It’s August. It’s sticky and hot and all I’m craving is the beach (still). A ton of planets are retrograde and it feels like the world is ending, emotionally. All of that considered, my vibe for the month is Messiah of Evil.
I’ve wanted to talk about the film for a while because it was such a fun surprise when I first watched it. For a low budget, basically forgotten horror film I thought it was pretty great. It’s genre without being totally cliché – campy, vaguely trashy, nicely shot, creepy and the costume design is on point. What more could you want from a vintage genre film?
Shot in California in the early ’70’s, the film follows Arletty (Marianna Hill) as she visits a small seaside town in search of her father. He’s an artist who’s moved to this small town to work, but his sporadic letters have stopped and she’s concerned about him.
The people in town pretend to not know who her father is (even though they display his art at a local gallery), but she meets Thom (Michael Greer), an art collector who is coincidentally also looking for her dad. Thom has two companions with him – a model, Laura (Anitra Ford), and Toni (Joy Band).
Arletty reads through her father’s journals as she looks for him. He describes being taken over by some sort of strange illness that turns people into the walking dead. Arletty and her new friends also encounter strange townspeople who have a taste for raw meat and a habit of going down to the beach to stare at the moon as they wait for their leader to return.
Apparently the filmmakers ran out of money and couldn’t fully create the film they envisioned due to lack of funds and a bungled production. But Messiah of Evil still stands-out despite its limitations. It has a surreal and dreamy quality that’s in the same vein as Carnival of Souls and anything by David Lynch.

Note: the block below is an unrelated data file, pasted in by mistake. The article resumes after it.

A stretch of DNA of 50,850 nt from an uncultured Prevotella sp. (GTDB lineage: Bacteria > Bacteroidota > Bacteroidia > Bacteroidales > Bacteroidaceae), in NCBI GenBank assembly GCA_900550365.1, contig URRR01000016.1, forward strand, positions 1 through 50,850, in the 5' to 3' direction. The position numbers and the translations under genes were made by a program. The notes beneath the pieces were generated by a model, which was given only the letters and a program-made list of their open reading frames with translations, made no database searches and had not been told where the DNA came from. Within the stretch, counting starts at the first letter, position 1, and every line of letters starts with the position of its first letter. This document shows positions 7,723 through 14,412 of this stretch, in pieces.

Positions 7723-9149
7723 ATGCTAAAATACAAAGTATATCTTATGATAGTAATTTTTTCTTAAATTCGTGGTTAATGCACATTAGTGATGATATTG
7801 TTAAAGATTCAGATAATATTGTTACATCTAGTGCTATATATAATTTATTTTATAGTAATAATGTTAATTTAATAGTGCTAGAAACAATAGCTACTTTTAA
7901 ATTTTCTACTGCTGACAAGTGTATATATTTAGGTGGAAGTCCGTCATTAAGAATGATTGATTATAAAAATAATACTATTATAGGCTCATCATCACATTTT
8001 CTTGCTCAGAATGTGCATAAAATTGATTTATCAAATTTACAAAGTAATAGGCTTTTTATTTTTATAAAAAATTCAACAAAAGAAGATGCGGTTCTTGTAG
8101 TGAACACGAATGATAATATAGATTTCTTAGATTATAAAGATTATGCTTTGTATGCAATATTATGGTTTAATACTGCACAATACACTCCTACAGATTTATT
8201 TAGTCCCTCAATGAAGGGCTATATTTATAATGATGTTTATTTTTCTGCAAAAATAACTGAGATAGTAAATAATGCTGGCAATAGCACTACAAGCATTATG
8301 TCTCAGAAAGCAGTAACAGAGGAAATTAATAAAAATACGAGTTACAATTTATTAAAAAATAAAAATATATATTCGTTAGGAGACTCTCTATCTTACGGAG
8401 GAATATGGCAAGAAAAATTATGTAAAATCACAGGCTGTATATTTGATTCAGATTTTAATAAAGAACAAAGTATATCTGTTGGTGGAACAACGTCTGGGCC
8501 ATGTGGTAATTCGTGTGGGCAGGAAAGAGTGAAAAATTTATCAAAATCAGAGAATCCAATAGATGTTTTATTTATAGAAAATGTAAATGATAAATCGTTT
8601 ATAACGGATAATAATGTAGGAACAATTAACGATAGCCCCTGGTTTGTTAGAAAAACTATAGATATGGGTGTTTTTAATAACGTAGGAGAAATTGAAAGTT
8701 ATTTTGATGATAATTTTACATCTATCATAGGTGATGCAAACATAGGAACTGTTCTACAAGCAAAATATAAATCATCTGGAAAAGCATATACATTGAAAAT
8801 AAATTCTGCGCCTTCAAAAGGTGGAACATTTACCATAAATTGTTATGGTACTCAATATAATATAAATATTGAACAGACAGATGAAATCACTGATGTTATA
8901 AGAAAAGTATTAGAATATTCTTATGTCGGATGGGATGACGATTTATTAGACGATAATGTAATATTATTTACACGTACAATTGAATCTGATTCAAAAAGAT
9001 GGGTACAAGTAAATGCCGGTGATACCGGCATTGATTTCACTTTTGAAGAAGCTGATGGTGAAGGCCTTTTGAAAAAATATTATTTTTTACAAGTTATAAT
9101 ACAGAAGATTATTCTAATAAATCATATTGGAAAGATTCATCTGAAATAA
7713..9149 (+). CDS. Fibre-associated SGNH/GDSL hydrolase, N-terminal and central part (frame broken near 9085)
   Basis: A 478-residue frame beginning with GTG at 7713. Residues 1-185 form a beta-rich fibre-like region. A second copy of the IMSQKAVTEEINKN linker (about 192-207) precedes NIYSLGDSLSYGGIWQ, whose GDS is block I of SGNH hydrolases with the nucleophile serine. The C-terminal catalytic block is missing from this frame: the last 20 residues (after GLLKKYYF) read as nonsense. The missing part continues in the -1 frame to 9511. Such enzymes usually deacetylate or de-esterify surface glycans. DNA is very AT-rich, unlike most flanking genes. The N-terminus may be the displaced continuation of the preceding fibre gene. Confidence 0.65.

There are some deeply unsettling and creepy sequences in the film where the zombie-like citizens accost the group at different points and when Artletty starts to succumb to the plague that’s infected the town.
Plus, it just looks really nice. Arletty’s father’s house is both gorgeous and unsettling. It has huge windows and faces the beach with an interior that looks like a love den.
But the house is also covered in paintings of anonymous people dressed in black that seem to stare at you wherever you go.
At times, the film reminds me of Suspiria with its use of wide-shots, shadows and shades of red, blue and purple.
Not to build it up to tear it all down, but full disclosure: the film isn’t perfect. The production constraints are obvious in that there are a lot of plot holes and scenes that feel as if they’re missing pieces. For me it adds to the dreaminess, but it can sometimes be distracting. And intentionally or not, the film is funny and pretty ridiculous.
There are also some underlying themes around father-daughter relationships. That Arletty’s father would cut off contact from her and isolate himself suggests a rift that never gets any attention. One of Thom’s “companions” looks young enough to be a teenager, making her feel more like a daughter than a girlfriend. There’s also the opening scene where a man running away from someone is lured to his death by a young girl. I don’t know if these little moments are coincidences or saying something more, but a part of me wonders if the film was always intended to be vaguely trashy.
The film’s visuals are what really sold it for me, so unless you’re watching the restored blu-ray version I don’t think it’s really worth it. The majority of prints of the film that are available are so bad – washed out with garbled sound – but the restored version is out of print. It’s a bit of a relic, but worth the effort.
If you’re watching this for the vintage fashion, the blu-ray is essential to really get a look at the wardrobe. It’s early-70’s style without feeling costume-y – I would honestly wear all of their outfits. And if you’re as a big a fan of Lana del Rey as I am, you’ll appreciate the resemblance the lead actress has with her.
After watching it, it’s now become a dream of mine to remake the film with Lana del Rey. Should any producers be reading this, hit me up and lets talk about the script. Otherwise, please don’t steal my idea.
Image Credit: FilmGrab